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FASEB J. 2009 Aug;23(8):2521-8. doi: 10.1096/fj.08-127688. Epub 2009 Mar 10.

Pore formation by Vibrio cholerae cytolysin follows the same archetypical mode as beta-barrel toxins from gram-positive organisms.

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1
Institute of Medical Microbiology and Hygiene, University of Mainz, Augustusplatz, D55131 Mainz, Germany.

Abstract

Vibrio cholerae cytolysin (VCC) forms SDS-stable heptameric beta-barrel transmembrane pores in mammalian cell membranes. In contrast to structurally related pore formers of gram-positive organisms, no oligomeric prepore stage of assembly has been detected to date. In the present study, disulfide bonds were engineered to tie the pore-forming amino acid sequence to adjacent domains. In their nonreduced form, mutants were able to bind to rabbit erythrocytes and to native erythrocyte membranes suspended in PBS solution and form SDS-labile oligomers. These remained nonfunctional and represented the long-sought VCC prepores. Disulfide bond reduction in these oligomers released the pore-forming sequence from its locked position, and subsequent membrane insertion led to formation of SDS-stable pores and hemolysis. Addition of increasing amounts of an inactive mutant to wild-type toxin resulted in the formation of mixed oligomers with progressively reduced SDS stability on membranes. Membrane insertion of active monomers in these hybrid oligomers was still observed, but the functional pore diameter was reduced. These findings indicate that formation of an oligomeric prepore precedes membrane insertion of the pore-forming amino acid sequence and demonstrate that pore formation by VCC follows the same archetypical pathway as beta-barrel cytolysins of gram-positive organisms such as staphylococcal alpha-toxin.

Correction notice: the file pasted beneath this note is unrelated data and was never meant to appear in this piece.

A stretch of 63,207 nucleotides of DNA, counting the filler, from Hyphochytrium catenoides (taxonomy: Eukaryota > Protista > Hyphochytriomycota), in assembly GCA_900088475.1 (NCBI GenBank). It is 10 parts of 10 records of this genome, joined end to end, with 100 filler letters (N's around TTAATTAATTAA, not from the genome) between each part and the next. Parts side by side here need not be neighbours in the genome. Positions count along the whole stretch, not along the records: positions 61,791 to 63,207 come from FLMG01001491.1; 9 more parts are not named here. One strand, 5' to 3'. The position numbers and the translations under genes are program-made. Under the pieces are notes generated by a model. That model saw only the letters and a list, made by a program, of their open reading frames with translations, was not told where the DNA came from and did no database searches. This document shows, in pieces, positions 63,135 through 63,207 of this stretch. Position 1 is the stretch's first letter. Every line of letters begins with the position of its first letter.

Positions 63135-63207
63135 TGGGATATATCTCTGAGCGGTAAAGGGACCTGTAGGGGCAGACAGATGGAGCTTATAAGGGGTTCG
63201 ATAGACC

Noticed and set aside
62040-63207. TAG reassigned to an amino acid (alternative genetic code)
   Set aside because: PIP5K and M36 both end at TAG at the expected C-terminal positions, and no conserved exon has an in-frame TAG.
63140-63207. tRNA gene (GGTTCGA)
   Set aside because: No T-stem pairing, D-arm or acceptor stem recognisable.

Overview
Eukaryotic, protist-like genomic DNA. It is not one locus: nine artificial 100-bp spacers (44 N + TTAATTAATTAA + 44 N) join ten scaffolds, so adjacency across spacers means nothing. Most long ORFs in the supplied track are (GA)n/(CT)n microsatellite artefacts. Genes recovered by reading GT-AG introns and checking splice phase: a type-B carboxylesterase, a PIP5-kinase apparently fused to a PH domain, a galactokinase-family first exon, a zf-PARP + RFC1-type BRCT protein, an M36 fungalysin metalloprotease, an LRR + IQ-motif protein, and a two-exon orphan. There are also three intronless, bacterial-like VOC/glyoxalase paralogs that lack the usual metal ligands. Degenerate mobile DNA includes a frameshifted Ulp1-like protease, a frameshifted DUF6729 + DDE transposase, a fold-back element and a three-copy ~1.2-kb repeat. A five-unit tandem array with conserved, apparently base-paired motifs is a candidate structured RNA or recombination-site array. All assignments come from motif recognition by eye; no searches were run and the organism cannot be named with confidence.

PMID:
19276173
DOI:
10.1096/fj.08-127688
[Indexed for MEDLINE]
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